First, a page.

Public Choice by Referenda or Delegation. An Experimental Comparison of Direct and Indirect Democracy
AbstractDirect democracy with its use of referenda avoids the prototypical principal-agent problems of delegation in indirect democracies, especially since elected representatives are usually not committed by law to keep their promises. Sequential or more complex referenda may, however, result in an inferior combination of realized policy measures. Thus, it is an open question which type of institution (direct or indirect democracy) will be more efficient. Our experimental study explores this issue and finds that direct democracy seems to perform better.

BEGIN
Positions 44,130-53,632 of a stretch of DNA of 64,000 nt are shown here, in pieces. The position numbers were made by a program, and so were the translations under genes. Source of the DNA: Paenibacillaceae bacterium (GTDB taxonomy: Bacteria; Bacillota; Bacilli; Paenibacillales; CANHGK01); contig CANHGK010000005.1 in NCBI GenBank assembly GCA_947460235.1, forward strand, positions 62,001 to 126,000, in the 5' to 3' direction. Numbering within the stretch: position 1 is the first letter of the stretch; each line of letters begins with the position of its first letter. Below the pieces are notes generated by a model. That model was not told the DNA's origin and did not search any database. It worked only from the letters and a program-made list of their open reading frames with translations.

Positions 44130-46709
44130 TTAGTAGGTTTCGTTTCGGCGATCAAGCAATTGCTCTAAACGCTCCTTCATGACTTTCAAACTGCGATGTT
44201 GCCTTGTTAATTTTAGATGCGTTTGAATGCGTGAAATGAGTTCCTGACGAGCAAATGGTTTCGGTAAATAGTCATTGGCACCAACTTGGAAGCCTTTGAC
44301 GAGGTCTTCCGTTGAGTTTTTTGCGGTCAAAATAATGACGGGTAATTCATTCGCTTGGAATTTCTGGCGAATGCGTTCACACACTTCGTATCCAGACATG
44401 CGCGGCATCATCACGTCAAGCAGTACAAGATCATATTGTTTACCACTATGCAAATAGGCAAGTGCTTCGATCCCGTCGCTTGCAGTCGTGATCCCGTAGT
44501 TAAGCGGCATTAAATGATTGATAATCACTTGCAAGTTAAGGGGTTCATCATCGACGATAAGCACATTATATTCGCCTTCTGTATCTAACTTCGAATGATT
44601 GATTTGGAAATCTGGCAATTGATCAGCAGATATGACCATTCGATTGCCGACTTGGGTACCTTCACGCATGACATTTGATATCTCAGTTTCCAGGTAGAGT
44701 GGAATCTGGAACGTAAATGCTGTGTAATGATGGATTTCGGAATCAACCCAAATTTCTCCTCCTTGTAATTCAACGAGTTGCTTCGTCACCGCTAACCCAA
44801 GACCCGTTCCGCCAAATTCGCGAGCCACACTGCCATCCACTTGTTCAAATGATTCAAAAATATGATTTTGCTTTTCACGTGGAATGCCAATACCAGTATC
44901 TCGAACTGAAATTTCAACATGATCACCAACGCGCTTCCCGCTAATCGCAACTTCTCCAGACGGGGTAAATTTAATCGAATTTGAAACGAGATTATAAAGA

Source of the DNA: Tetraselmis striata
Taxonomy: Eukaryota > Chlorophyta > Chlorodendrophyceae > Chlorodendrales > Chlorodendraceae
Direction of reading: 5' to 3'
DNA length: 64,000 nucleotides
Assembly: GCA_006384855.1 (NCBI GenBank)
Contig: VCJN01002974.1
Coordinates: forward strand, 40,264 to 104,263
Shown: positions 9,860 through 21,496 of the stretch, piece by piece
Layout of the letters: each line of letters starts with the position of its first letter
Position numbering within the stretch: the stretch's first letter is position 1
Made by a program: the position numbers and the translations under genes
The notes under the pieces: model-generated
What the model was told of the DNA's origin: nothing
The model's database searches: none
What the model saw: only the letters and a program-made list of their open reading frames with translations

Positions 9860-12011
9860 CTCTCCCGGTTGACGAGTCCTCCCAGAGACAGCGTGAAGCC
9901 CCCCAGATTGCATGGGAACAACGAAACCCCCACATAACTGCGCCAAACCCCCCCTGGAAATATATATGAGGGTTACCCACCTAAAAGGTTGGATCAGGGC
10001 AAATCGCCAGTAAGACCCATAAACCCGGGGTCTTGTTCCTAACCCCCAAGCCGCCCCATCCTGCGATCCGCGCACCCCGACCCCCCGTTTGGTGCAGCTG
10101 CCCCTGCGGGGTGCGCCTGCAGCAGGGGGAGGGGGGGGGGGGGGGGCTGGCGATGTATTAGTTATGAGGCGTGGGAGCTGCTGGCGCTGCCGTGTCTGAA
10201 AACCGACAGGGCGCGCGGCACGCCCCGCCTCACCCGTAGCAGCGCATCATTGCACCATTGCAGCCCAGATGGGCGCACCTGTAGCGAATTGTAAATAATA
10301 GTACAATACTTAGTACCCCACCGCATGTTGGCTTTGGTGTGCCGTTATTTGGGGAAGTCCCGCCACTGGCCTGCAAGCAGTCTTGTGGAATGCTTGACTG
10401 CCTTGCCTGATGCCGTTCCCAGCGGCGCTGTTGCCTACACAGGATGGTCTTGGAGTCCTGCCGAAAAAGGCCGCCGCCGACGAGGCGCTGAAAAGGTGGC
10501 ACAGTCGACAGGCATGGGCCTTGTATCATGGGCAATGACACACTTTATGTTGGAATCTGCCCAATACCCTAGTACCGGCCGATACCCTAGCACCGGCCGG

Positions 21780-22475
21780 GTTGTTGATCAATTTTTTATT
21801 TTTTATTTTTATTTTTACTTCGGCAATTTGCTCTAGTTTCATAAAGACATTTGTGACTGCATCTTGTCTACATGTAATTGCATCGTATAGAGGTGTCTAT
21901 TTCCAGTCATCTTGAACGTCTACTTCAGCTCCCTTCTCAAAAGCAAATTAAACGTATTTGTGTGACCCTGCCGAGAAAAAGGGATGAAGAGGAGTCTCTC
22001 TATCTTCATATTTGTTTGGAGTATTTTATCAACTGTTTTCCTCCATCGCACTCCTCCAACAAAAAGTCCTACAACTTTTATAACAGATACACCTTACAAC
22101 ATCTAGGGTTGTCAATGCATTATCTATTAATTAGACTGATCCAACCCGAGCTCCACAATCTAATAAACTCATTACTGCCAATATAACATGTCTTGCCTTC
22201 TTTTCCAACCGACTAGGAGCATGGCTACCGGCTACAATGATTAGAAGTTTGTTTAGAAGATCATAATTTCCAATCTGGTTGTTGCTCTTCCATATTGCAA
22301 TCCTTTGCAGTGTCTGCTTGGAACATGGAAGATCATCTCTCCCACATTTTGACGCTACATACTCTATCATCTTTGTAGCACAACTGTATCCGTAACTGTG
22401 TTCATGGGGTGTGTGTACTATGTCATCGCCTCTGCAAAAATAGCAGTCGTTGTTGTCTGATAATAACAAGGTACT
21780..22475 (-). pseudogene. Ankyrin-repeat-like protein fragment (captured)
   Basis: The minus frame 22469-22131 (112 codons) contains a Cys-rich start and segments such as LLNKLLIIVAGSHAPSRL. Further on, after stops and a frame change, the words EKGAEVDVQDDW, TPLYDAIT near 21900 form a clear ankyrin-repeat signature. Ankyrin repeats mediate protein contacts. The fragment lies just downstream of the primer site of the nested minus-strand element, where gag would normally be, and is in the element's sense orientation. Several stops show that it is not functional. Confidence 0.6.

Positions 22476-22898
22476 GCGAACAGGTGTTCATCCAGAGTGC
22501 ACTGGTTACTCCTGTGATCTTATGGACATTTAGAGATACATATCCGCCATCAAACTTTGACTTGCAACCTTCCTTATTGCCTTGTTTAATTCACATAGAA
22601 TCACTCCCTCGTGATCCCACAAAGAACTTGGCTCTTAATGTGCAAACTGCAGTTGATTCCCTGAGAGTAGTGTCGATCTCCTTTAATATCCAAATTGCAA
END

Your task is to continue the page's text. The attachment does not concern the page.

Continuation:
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Bibliographic InfoPaper provided by Max Planck Institute of Economics, Strategic Interaction Group in its series Papers on Strategic Interaction with number 2004-04.
Length: 16 pages
Date of creation: Feb 2004
Date of revision:
This paper has been announced in the following NEP Reports:
- NEP-ALL-2004-02-15 (All new papers)
- NEP-CDM-2004-02-15 (Collective Decision-Making)
- NEP-EXP-2004-02-15 (Experimental Economics)
- NEP-POL-2004-02-15 (Positive Political Economics)
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